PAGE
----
All the above might read a bit like Nietzsche. It’s not meant to, but a part-time PhD is a hell of a struggle. Here’s tips that I learned (sometimes the hard way) on how to cope.
1. Do something else.
Seriously, do it. Even if it overloads you and kills every second of free time that you have, a long-term project or hobby that is in no way related to your PhD is important. In my spare time I do brazilian jiu jitsu and judo, I also write fiction. As a result, I have no free time. I maybe get to see my friends once a week (outside of training with them). A PhD is a long, long slog. You will see no appreciable progress for extended periods of time. A part-time PhD is an even longer slog. Having something else that is no-pressure gives you something that can provide perspective. In my time spent on my PhD I’ve concurrently gone from blue belt to purple belt in BJJ, which is a pretty big deal. I’ve also written a couple of fiction books, (but no sales yet, so I can’t call myself a ‘writer’). There’s been no-one looming over me to do either of these things, so I derive pretty much pure pleasure from them. I’ve come to realise, however, that both of these activities are a pressure-release valve. When I’m completely stuck on my PhD, I maybe sit down and write for an hour and then go back. Similarly, having a solid training regime gives a life that is otherwise shift-patterned a little regularity. Every time I get a little better in either activity, I notice. It may only be me noticing, but little improvements like that are good for the soul, especially if you have your life locked into an extended research project which your future career depends upon.
2. Look back and laugh.
As a part-timer you will take knocks. In fact, there will be dozens. If, like me, you end up hanging onto your PhD by your fingertips, it will get really depressing. The key to getting past this is learning that failure has a sell-by date. I spent a couple of years about a month away from having to quit for financial reasons. Somehow I survived. There were a few times when prospects arose that could have lifted me out of this precarious position, and they all fell through. I got made redundant at 46 hours’ notice at one point, which was a bit of a kick in the teeth, and almost brought that one-month horizon crashing in on me. The point is, I’m still here, and I’m probably going to finish. The bits that almost made me not finish aren’t going to hold me up any more than they already have done. Reading through all of this, I’ve thrown in enough anecdotes that it probably sounds like the whinging of Eeyore at some point. That isn’t why I wrote those bits, I wrote them because nowadays I can laugh about it. Seriously. Laugh. It makes the world go round. Spending time cataloguing knocks, scrapes and bumps is pointless. Treat everything that doesn’t stop you as some sort of Heller punch line. You have no ability to change the past, so don’t let it impede your future.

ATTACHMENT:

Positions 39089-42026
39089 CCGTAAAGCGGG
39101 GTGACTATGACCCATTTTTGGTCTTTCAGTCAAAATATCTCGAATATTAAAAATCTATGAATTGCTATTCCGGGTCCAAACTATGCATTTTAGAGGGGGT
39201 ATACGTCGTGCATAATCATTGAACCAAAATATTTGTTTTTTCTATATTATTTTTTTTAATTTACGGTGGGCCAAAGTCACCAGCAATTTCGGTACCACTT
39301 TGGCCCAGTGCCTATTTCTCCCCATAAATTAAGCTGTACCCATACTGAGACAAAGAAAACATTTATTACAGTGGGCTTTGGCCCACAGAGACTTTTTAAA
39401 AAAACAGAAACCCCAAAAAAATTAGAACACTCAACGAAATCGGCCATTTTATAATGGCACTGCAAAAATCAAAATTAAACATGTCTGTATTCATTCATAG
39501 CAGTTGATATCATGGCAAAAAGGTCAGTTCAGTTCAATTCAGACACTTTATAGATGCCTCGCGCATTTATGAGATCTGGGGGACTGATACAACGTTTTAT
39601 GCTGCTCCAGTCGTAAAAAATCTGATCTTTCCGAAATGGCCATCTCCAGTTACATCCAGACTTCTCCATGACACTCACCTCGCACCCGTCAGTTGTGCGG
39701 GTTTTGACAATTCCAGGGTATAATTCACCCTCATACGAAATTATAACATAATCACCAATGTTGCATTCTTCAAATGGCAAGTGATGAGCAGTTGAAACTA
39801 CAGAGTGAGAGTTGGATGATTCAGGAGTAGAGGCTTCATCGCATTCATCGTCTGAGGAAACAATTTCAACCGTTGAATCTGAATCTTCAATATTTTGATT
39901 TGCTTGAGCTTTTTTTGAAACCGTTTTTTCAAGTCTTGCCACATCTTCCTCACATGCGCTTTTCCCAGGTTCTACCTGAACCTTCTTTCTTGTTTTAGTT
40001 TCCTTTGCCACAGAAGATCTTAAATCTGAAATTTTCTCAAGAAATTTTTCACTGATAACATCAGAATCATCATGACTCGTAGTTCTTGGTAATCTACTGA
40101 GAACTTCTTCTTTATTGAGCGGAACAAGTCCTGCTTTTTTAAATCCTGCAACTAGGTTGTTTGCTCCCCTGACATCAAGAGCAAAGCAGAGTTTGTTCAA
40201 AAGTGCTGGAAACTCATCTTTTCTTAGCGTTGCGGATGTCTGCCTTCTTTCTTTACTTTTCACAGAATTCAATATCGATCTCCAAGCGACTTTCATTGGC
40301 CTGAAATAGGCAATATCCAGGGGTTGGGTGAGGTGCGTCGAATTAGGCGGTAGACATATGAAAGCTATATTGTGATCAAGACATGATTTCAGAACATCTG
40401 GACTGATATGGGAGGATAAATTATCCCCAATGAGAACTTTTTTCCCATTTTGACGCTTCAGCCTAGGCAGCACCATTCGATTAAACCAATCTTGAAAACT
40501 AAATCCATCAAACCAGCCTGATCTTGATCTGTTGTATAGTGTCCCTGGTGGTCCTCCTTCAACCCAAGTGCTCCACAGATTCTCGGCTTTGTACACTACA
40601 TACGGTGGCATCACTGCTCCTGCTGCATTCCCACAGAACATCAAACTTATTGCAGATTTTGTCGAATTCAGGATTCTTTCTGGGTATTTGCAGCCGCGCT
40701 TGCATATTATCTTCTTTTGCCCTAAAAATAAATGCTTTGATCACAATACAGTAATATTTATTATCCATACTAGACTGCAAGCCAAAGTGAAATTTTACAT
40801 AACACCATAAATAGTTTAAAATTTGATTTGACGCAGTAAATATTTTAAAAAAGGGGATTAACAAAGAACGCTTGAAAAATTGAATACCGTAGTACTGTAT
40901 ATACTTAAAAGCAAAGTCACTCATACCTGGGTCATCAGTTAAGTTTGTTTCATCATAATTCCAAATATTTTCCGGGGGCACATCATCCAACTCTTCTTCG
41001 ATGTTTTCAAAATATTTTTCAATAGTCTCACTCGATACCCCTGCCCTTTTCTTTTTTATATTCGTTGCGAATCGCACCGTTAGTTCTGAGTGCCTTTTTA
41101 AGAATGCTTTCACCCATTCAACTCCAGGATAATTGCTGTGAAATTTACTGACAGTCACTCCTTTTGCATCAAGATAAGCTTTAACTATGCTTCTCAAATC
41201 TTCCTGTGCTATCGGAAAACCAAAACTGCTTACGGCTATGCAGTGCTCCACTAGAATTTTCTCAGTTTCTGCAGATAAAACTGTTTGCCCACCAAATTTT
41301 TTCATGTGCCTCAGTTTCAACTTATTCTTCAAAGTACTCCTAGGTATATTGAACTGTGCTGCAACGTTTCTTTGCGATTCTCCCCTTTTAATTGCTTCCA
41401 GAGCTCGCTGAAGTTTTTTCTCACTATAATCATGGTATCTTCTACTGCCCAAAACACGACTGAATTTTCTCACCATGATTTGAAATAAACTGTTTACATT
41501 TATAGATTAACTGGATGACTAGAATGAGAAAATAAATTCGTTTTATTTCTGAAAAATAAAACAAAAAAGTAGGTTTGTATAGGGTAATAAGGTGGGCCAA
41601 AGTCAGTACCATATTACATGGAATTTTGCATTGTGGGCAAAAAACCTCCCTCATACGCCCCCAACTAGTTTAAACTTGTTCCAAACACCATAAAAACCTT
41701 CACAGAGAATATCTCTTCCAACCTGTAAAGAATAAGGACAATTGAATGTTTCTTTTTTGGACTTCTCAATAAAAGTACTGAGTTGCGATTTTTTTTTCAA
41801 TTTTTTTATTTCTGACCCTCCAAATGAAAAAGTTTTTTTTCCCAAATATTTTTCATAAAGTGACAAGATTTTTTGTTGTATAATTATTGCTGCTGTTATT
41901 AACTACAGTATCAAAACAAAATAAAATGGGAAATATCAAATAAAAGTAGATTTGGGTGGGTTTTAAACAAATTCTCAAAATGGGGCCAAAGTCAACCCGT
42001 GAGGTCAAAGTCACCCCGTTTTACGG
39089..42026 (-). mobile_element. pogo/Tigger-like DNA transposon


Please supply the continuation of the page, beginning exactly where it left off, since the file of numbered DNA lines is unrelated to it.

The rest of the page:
3. Learn to work on the fly.
In the full time world, you have a desk, internet access and time to peruse libraries. In the part-time world, you probably can’t count on these things. At bare minimum, most of the time you have two places to be in any given day (that aren’t your bed). Here is where time management kicks in. If you can’t manage time, then you don’t get to complete. By time management, I mean “creating as much stationary time outside of paid employment” as you can. Mostly, this involves working out of cafes. There are two ways of doing this, the first is to rock up to somewhere, complain that they don’t have internet access and generally piss people off by trying to recreate a desk in someone else’s business, the other is to adjust your work protocol to their constraints. Have five articles on hand that you need to read at all times. Make sure that no matter how big or small a space you get to work, you can get something done. Pack a pair of decent earplugs to shut out the world. My personal gadget of choice is a kindle, since you can pack hundreds of articles onto the things and it saves having to need a printer/plug socket to use it.
4. Learn when to quit.
I learnt this lesson the hard way, specifically I had a single 3 day weekend break in my first two years. I didn’t realise that I was burned out until way past the point of burn out. Nowadays I can tell when I need to take a break. The upside of a part-time degree is that in the grand scale of things, a day off won’t kill you, so take it when necessary. As a rule of thumb, if your work-rate drops below 50%, you need a day off.
5. Track yourself.
100,000 words is a daunting prospect. Being 0.1% closer to completion makes it bearable. I made a quick excel sheet where I would punch in my day’s word count and other such details. It meant that when I wrote 500 words, or footnoted a paragraph for a chapter, the stats would alert me to the fact that I was 0.2% closer to completing. This bore no reference whatsoever to reality – the words might have been crap, the paragraph might not make it to the final draft. But this method is a powerful tool to positively re-enforce yourself over the long haul. Condition yourself, it’ll make you feel better. I actively encourage you to lie to yourself because sometimes we need the little white lies that see us through to tomorrow.
I wrote a post on the Kony 2012 video here, it went viral and got me mentioned on al-Jazeera, quoted in the National Post (online here) and The Age. I wrote another post on the subject here, got interviewed on Toronto talk radio and Foxnews.com and did a podcast here. It’s now a second past my fifteen minutes of fame so I’m going back to writing bits and bobs that no-one reads.
New post over at Kings of War by myself. Check it here.